Federal group proposes payday loan changes while in KC

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A crowd of supporters rallied in Barney Allis Plaza today in support of changes to payday loan lending laws while a federal committee met to discuss proposed new regulations.

A federal bureau today in Kansas City proposed new rules to curb payday lenders.

The changes would make it harder for those lenders, vehicle title lenders and some expensive installment lenders to roll over loans and to remove money from bank accounts of borrowers.

They would put most such lenders out of business, said industry members on a panel.

Good riddance, said several others on the panel.

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Richard Cordray, director of the Consumer Financial Protection Bureau, in Kansas City.

Richard Cordray, director of the Consumer Financial Protection Bureau, announced the proposed rule changes before the group hosted the panel discussion at the Kansas City Music Hall.

Mayor Sly James also spoke, noting that payday lenders in Missouri can charge interest rates up to 455 percent.

Fourteen other states and DC have capped such rates to stop predatory lending and the U.S. Congress capped it at 36 percent for loans to military members.

But congress did not give Cordray’s bureau the power to cap rates so it has been up to states.

Repeated attempts for a cap in Missouri have failed, and James called on state legislators to act.

As for the current 455 top rate, he said, “It’s obscene, it’s immoral, it should be illegal.”

The federal rule changes would come under the bureau’s authority to clean up unfair, deceptive or abusive practices.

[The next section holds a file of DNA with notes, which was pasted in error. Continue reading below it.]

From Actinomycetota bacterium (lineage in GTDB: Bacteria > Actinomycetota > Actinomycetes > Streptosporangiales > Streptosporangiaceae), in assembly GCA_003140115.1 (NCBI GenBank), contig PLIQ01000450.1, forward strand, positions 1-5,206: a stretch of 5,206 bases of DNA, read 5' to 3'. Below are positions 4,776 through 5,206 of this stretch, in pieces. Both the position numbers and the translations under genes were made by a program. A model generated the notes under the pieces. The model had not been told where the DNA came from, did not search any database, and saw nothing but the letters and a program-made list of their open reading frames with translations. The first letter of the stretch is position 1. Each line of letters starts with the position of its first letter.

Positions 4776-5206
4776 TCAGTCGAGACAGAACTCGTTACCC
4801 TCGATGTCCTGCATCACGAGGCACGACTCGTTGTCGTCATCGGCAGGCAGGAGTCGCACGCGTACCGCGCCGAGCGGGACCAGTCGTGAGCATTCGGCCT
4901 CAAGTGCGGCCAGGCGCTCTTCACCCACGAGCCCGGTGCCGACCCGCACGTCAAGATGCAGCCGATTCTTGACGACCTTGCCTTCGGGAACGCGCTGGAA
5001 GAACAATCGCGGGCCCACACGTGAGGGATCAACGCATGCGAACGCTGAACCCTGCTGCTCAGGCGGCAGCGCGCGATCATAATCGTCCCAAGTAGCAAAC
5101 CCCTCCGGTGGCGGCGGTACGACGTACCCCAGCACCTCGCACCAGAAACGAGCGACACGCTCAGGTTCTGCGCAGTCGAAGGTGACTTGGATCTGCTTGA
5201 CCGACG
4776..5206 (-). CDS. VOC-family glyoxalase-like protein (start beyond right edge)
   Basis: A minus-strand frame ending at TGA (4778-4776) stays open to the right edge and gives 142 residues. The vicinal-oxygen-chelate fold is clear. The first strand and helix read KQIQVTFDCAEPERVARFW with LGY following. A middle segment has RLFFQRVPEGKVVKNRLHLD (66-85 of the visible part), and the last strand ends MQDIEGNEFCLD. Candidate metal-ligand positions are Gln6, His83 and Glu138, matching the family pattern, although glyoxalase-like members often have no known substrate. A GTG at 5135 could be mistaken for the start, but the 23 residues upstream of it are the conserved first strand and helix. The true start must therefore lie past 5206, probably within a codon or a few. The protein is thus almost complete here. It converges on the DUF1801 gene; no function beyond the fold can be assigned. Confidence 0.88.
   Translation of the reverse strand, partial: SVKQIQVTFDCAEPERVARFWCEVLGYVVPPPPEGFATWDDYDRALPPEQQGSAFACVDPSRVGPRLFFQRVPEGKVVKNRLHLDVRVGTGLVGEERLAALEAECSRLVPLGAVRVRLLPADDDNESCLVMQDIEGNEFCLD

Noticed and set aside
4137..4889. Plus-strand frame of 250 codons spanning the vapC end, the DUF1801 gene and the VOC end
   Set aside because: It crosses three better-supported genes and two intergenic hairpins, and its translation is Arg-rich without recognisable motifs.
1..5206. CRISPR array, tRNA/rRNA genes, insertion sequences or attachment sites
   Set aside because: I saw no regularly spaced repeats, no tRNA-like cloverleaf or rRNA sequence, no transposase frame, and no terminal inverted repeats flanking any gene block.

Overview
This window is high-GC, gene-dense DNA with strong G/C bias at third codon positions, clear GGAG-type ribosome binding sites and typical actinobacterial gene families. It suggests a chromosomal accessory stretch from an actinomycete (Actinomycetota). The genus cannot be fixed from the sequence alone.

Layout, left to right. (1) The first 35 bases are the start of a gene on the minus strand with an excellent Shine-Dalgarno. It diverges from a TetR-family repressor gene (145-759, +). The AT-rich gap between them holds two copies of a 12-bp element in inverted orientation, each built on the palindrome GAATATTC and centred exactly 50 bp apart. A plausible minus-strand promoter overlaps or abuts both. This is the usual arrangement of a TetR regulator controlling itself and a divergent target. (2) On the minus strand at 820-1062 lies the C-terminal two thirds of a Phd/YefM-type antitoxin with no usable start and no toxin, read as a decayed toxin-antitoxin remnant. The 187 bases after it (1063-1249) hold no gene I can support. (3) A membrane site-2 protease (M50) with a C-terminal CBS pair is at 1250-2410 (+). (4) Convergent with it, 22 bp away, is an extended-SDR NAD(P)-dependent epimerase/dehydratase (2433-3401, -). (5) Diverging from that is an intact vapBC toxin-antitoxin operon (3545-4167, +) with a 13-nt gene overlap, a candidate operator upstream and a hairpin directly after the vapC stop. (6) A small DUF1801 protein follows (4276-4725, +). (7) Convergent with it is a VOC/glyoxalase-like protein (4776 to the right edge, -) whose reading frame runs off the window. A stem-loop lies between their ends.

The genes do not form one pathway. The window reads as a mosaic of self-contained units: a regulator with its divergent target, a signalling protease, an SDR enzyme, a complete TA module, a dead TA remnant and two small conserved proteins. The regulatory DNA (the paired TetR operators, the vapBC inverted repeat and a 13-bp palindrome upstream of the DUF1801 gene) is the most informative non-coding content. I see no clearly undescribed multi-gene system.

The loans intended to get low-income consumers through an emergency instead too often become debt traps, Cordray said.

Nearly four of five payday loans are reborrowed within a month, he said, and one-in-four loans results in a sequence of at least 10 loans, with high interest rates and repeated fees as they go along.

There are similar issues with the auto title loans, where the borrower uses title to his vehicle as collateral for a loan of usually to be about 30 days.

One-in-five of these loans ends with the borrowers losing his vehicle because he cannot repay the loan, Cordray said.

High-cost installment loans often have balloon payments after several interest only payments and one-third of those loans end in default.

One rule change would require such lenders to determine whether a borrower can afford the full amount of each payment and still pay living expenses. It would also limit the number of short-term loans that can be made quickly, one after the other.

Another change would specify that lenders would have to get borrower permission again to access a bank account after two consecutive unsuccessful attempts because of lack of funds.

That would save the borrower more overdraft fees or worse. A bureau study over 18 months also found that up to a third of such borrowers lost their bank accounts because lenders kept diving into them to try to take money that was not there.

Darrin Anderson, president and CEO of CQ Holdings Inc., said the changes would put 70 percent of payday loan companies out of business.

He and others in the business said most borrowers use the loans properly and few complain.

They noted results of a recent survey that found that fewer than 40 percent of adult Americans have the savings to cover a $500 car repair bill.

At a time when more and more people are using the loans, Anderson asked, what will replace them if they are regulated away.

Wade Henderson, president and CEO of the Leadership Conference on Civil and Human Rights, said banks and other lenders would step in. He suggested that post offices could start handling the small loans.

Kerry Smith, a lawyer with Legal Services of Philadelphia, said her state is among those with laws that prevent predatory lending.

People in Pennsylvania do not miss payday loans, she said.

“They’re the equivalent of financial quicksand – easy to fall into but almost impossible to escape.”

The bureau rules now go to a 90-day public comment period.

A crowd of supporters rallied in Barney Allis Plaza today in support of the changes, sometimes chanting, “Got to beat back the shark attack,” and “Payday loans have got to go, hey ho, hey ho.”

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